Abandoned: The Spiritual Works of Mercy

by Msgr. Charles Pope: 

So when the crowd saw that Jesus was not there, nor his disciples, they themselves got into the boats and went to Capernaum, seeking Jesus. When they found him on the other side of the sea, they said to him, “Rabbi, when did you come here?” Jesus answered them, “Amen, Amen, I say to you, you are seeking me, not because you saw signs, but because you ate your fill of the loaves. Do not work for the food that perishes, but for the food that endures to eternal life, which the Son of Man will give to you. For on him God the Father has set his seal” (Jn 6:24-27).

John chapter six calls us to recover a greater awareness of the importance of the spiritual works of mercy. I will list what they are in a moment, but for now consider that despite living in rather secular times, the corporal works of mercy are still widely appreciated and accepted as both necessary and virtuous. There is little dispute today that we should feed the hungry, give drink to the thirsty, clothe the naked, shelter the homeless, visit the sick, visit the imprisoned, or bury the dead (the seven corporal works of mercy).

There are at times disputes about how this should best be accomplished, whether by large government, private charities, and/or personal works.  There is also disagreement about how exactly each work should be understood. For example, some think that taking care of the dying can include euthanasia. And we have recently discussed on the blog some odd practices related to burying the (cremated) dead.

However the overall point remains: I cannot think of a single individual I know of, religious or not, who thinks that the corporal works of mercy can or should be neglected if within our power to accomplish. This is a great tribute to Christian culture and one of the few of its pillars that remain in the post-Christian West.

But it is a different matter today with the spiritual works of mercy. Even in the Church they are seldom mentioned. Very few even reasonably catechized Catholics could list all seven of them and many might not even be able to come up with more than one or two.   For the record, the spiritual works of mercy are these:

  • Admonish the sinner
  • Instruct the ignorant
  • Counsel the doubtful
  • Comfort the sorrowful
  • Bear wrongs patiently
  • Forgive all injuries
  • Pray for the living and the dead

Comfort the Sorrowful: A Spiritual Work of Mercy

Here is a great gap in the thinking of many. We tend to reduce charity to caring for people’s bodies, forgetting the needs of their souls. Indeed this oversight often proves self-defeating, since many of the corporal works of mercy become necessary because of defects of the soul. Some (not all) are imprisoned, poor, hungry, thirsty, naked, and so forth as a result of deep spiritual issues in their lives or in the wider culture. Yet so easily we overlook these spiritual issues.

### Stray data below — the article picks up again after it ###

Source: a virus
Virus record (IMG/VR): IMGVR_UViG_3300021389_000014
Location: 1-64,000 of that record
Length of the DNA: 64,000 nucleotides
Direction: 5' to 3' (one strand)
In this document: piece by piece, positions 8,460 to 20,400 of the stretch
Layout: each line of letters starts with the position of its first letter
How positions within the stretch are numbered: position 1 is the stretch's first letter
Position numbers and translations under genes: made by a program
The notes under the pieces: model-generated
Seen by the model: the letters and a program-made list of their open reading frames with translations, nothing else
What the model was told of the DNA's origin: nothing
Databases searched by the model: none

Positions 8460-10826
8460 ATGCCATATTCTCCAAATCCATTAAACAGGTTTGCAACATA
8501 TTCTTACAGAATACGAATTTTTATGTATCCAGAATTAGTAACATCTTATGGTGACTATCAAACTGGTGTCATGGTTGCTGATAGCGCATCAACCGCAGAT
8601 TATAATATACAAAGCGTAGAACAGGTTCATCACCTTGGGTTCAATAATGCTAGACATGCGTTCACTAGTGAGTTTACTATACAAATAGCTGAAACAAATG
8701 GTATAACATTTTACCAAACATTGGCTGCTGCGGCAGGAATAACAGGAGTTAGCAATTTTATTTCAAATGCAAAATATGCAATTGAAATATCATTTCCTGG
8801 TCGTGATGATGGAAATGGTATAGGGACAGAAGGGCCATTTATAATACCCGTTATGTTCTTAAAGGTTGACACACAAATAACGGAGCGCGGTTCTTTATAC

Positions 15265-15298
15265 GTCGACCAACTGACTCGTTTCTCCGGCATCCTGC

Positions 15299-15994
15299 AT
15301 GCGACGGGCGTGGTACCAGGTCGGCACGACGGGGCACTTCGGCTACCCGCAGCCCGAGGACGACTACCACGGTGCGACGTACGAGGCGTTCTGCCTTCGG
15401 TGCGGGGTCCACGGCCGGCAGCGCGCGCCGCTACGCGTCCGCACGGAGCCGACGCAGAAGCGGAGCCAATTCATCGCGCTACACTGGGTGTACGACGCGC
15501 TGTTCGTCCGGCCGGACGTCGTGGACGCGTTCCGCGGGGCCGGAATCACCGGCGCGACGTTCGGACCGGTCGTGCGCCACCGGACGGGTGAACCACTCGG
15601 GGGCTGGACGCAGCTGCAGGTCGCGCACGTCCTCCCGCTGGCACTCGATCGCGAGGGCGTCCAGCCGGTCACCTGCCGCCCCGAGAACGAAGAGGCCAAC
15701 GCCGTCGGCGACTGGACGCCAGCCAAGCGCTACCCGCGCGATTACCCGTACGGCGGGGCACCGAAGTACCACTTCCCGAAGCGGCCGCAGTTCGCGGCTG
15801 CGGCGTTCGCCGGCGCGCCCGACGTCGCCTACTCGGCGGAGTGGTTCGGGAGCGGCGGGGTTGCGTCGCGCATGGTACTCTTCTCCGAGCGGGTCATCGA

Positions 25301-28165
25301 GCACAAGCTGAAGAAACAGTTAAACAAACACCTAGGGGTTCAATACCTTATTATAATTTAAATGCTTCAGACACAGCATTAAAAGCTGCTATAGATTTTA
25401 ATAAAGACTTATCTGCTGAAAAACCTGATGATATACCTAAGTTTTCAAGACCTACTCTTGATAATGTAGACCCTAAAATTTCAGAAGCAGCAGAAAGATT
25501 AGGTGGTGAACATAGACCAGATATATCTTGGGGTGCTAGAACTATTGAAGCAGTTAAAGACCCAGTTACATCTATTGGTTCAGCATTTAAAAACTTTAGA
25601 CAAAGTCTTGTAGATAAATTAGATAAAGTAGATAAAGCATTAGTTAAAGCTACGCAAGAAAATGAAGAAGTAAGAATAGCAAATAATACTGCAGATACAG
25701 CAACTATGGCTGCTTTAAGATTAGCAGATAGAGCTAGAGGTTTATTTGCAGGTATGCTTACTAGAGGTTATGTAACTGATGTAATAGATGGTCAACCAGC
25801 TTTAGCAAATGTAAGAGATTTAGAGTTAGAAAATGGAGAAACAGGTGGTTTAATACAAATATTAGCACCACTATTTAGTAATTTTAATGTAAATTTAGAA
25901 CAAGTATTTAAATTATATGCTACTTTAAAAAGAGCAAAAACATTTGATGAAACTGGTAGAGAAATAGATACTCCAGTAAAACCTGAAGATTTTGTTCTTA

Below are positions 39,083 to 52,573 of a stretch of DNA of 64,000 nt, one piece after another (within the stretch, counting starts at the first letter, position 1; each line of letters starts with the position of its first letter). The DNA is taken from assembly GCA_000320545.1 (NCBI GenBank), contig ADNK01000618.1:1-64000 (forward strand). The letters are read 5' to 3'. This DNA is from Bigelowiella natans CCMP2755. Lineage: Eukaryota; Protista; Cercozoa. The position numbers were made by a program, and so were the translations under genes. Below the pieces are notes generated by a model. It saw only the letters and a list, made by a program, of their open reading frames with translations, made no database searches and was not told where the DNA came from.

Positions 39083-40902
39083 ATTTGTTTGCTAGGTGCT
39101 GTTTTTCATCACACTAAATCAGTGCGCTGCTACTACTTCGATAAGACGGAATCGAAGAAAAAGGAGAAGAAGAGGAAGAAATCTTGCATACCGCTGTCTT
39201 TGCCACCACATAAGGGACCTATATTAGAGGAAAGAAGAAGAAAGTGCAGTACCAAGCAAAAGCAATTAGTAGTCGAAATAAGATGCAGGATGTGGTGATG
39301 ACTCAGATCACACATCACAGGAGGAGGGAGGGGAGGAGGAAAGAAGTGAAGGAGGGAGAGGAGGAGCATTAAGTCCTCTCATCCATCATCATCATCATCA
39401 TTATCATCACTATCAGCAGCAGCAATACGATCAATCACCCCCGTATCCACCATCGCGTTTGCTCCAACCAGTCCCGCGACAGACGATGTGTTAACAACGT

One might excuse the secular, materialistic world for this oversight, but for us who are believers there’s really no excuse. Sadly, we often consider that our care for the poor has been accomplished by having provided clothing, shelter, or food. It is astonishing that we almost never even ask them to come to church or to listen to a sermon. In the old days at the old gospel mission downtown, or the Salvation Army soup kitchen, or the Catholic cafeteria and shelter, the poor who filed in were often expected to listen to a sermon, receive some Christian instruction, and surely to pray before the distribution of the meal or before bed at the shelter. This is rarely true today and most Catholic outreaches to the poor are almost indistinguishable from those of the government or nonbelievers. I pray you know of exceptions and will inform me of them, but the general pattern is very secular and corporal in its focus.

Do the poor not have souls, which also need care? Do they never need encouragement and instruction or rebuke and correction? Why is this so seldom included in our outreach to the poor? It is difficult to say, but we seem to have taken to imitating the practices of government agencies rather than our own tradition.

We think we are done when we have handed out the Christmas baskets. But where will most of the poor, whom we have blessed with this food and these toys, be going to church for the Christmas feast?  Most of them, I can tell you from experience, are not going anywhere; they don’t belong to any church. And this is often part of the problem. Quite simply, many of them are disconnected from the wider community including the Church. Resources in times of crisis and longer-term solutions like jobs and personal reform usually arise from relationships that are healthy and encouraging of virtue, thrift, industry, and other good habits. Being part of the Church community can connect the poor to material resources as well as to people who will help them grow in personal accountability. The fact that so many of the poor are in broken families and live in dysfunctional neighborhoods makes their membership in a (hopefully) healthy church community even more critical.

And yet we who should be part of their lives and should invite them to become part of ours seem content merely to hand them the Christmas basket, say “Merry Christmas,” and go on our way. This is not really so different from what I do for our alley cats as I place food on the back porch. But these are human beings with souls! Where is the invitation? Where is the care for their souls? Where are the spiritual works of mercy that should anchor our corporal works of mercy?

Now of course it is not merely the poor who are in need of the spiritual works of mercy. All of us are blind beggars before God. It is even more important, then, that the spiritual works of mercy be more widely known and actively practiced, since the need for them is universal. Further, though one’s body may suffer for lack of provisions, one’s soul may be lost for all eternity for want of the spiritual works. Hence the need is not only wider but deeper, and eternal in its consequences.